Note:  This element of the evaluation draws from the section on “Course Culture and Pedagogy” in the syllabus of the class “Organization Theory” taught by Professor Heather Haveman at Columbia University in Spring 2000.

20% of the grade. This course is organized as a seminar; thus your co-operation and willingness to participate actively are critical for creating the best learning environment. Come to class prepared to answer the following questions regarding each of the readings:

  • What is the basic argument, and what are its strengths and weaknesses?
  • If you disagree with the argument, what would it take to convince you?
  • Under what circumstances and for what kinds of organizations is the argument meant to apply?
  • What changes would be necessary to extend the argument to other empirical domains?
  • What are the similarities and differences between this argument and others put forward by readings in the same and in previous weeks? and
  • What, if any, alternative explanations could account for the empirical material?

Learning is a collective enterprise, so everybody will benefit from an engaged, intense, and constructive conversation.

Brief Weekly Memos

Note:  This element of the evaluation draws from the section on “Course Requirements” in the syllabus of the class “Seminar in Organization Theory” taught by Professor Walter Powell at Stanford University in Fall 2000.

40% of the grade. You will be asked to write concise memos relating to the reading for each week (except for the first memo, due one day before week 2, which should discuss readings for weeks 1 and 2). Maximum length of the memos is 700 words; memos exceeding this word limit will be returned for revision. Different formats could be used, but it is useful to include items such as:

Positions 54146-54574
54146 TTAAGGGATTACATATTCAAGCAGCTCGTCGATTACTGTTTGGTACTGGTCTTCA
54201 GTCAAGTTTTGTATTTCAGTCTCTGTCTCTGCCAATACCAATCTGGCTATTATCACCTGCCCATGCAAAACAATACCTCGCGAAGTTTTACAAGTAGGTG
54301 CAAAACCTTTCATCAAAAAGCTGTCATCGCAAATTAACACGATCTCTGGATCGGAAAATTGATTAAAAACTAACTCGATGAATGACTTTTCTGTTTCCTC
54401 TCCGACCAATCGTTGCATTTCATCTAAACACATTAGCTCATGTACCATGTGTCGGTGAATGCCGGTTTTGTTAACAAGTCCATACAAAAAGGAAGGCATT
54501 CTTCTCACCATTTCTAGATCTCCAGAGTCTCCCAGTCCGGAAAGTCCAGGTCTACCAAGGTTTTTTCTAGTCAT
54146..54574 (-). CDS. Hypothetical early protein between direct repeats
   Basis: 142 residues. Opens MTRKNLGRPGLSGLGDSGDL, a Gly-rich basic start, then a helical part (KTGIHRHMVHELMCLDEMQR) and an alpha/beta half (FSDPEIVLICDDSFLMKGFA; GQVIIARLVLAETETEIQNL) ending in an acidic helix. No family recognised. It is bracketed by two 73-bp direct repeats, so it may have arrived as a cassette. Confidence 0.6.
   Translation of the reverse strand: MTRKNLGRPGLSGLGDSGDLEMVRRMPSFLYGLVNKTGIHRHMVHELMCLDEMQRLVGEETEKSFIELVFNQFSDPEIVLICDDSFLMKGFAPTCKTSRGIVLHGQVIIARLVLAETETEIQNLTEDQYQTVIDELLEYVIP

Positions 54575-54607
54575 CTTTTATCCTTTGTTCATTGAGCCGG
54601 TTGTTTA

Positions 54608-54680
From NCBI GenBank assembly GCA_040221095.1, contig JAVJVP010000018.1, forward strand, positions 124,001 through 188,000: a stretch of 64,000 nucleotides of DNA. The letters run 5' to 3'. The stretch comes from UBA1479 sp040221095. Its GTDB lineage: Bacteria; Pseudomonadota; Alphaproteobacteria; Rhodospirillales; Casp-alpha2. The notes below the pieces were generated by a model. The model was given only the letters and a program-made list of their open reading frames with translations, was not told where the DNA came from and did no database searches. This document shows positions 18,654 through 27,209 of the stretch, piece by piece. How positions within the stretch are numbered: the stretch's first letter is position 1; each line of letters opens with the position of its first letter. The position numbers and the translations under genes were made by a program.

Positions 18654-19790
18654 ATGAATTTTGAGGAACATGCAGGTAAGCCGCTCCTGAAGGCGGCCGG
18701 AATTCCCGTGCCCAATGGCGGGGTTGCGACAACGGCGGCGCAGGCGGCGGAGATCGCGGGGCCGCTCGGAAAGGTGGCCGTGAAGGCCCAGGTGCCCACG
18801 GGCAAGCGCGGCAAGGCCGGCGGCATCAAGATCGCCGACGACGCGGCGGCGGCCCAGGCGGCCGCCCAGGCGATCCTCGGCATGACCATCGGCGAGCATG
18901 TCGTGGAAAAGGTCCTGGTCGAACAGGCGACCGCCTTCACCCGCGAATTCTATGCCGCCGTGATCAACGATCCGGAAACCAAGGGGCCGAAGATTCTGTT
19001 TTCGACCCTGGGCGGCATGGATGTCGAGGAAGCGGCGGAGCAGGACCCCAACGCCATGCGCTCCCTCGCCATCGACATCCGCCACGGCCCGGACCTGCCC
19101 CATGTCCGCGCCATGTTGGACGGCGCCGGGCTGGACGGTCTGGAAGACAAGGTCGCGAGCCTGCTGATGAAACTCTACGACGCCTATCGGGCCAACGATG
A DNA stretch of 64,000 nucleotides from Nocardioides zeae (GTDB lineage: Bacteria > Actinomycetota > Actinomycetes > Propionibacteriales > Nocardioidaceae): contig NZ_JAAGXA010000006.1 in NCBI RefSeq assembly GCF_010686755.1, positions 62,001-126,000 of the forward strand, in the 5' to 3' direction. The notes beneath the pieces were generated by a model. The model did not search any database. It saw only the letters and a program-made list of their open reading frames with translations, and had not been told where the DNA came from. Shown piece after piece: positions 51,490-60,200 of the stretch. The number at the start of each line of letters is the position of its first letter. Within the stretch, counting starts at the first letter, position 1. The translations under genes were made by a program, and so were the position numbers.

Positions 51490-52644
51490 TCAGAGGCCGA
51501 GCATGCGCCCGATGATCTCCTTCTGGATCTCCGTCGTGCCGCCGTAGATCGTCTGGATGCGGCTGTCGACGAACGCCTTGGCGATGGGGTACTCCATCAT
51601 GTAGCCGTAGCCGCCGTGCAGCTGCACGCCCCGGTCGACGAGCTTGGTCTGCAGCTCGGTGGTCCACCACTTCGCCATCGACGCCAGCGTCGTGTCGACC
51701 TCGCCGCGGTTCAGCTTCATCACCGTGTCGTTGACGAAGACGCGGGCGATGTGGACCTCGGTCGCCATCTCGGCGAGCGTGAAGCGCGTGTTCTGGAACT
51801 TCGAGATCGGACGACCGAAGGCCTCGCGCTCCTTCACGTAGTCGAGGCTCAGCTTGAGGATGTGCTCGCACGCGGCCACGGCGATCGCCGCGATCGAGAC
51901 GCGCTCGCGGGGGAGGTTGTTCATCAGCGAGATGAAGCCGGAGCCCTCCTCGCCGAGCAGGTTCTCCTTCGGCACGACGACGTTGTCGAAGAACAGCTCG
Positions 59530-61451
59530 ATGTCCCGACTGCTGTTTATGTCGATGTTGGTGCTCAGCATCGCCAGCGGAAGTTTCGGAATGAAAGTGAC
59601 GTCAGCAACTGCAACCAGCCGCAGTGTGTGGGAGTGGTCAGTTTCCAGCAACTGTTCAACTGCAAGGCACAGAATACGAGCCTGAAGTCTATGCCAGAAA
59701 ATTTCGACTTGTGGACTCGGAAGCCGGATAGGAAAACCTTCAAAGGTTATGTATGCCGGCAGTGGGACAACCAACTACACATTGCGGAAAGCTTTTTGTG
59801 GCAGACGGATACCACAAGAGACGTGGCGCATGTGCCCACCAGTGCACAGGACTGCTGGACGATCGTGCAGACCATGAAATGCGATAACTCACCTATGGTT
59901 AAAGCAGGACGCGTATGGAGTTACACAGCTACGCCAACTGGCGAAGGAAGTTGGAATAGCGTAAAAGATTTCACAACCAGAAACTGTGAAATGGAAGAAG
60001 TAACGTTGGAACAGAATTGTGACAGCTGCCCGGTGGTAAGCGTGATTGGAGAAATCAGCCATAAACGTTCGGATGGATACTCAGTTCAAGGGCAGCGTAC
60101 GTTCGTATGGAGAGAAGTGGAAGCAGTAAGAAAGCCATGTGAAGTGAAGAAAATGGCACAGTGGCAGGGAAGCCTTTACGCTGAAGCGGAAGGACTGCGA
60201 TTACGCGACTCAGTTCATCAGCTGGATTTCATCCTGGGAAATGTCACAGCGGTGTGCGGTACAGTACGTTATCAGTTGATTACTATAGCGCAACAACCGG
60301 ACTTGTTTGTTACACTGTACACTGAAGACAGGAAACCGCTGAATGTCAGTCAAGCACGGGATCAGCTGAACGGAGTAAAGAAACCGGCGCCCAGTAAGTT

• Ideas and arguments found stimulating,
  • Questions, concerns and disagreements with the main claims of each text, and
  • Connections, similarities and differences among the various texts.

Memos will be due by noon on the Sunday prior to each class. Send them to me via email as both part of the body of the message and as an attachment.

Term Paper

40% of the grade. You will be asked to write a paper discussing at least one of the frameworks or issues addressed during the course. The maximum length of the paper is 6,000 words, including references, figures, tables and notes. Papers exceeding this word limit will be returned for revision. The paper can take any number of formats, including:

  • A literature review of any of the frameworks or issues discussed in the course,
  • A theoretical piece linking two or more of the frameworks and issues,
  • The conceptual part of a research design (for the second-year paper, dissertation proposal, etc.), and
  • An empirical piece examining new material or re-interpreting already collected data.

To help you in the research and writing for this assignment, it will be structured in the following steps:

  • Before lecture 6: Meet with me to discuss possible topics. 
  • Lecture 9: A 2-page outline of the paper is due (send it via email to me as both part of the body of the message and as an attachment).
  • One week after lecture 11: The final paper is due at noon (leave a hard copy in my mailbox, and send me an electronic copy via email attachment).

Note: The weekly memos and the term paper should be prepared in accordance with the Publication Manual of the American Psychological Association:

American Psychological Association Staff. Publication Manual of the American Psychological Association. 4th ed. Washington, DC: American Psychological Association, 1994. ISBN: 1557982414.

In a nutshell, evaluation for the course would be as follows:

ACTIVITIES PERCENTAGES
Class Participation 20%
Weekly Memos 40%
Term Paper 40%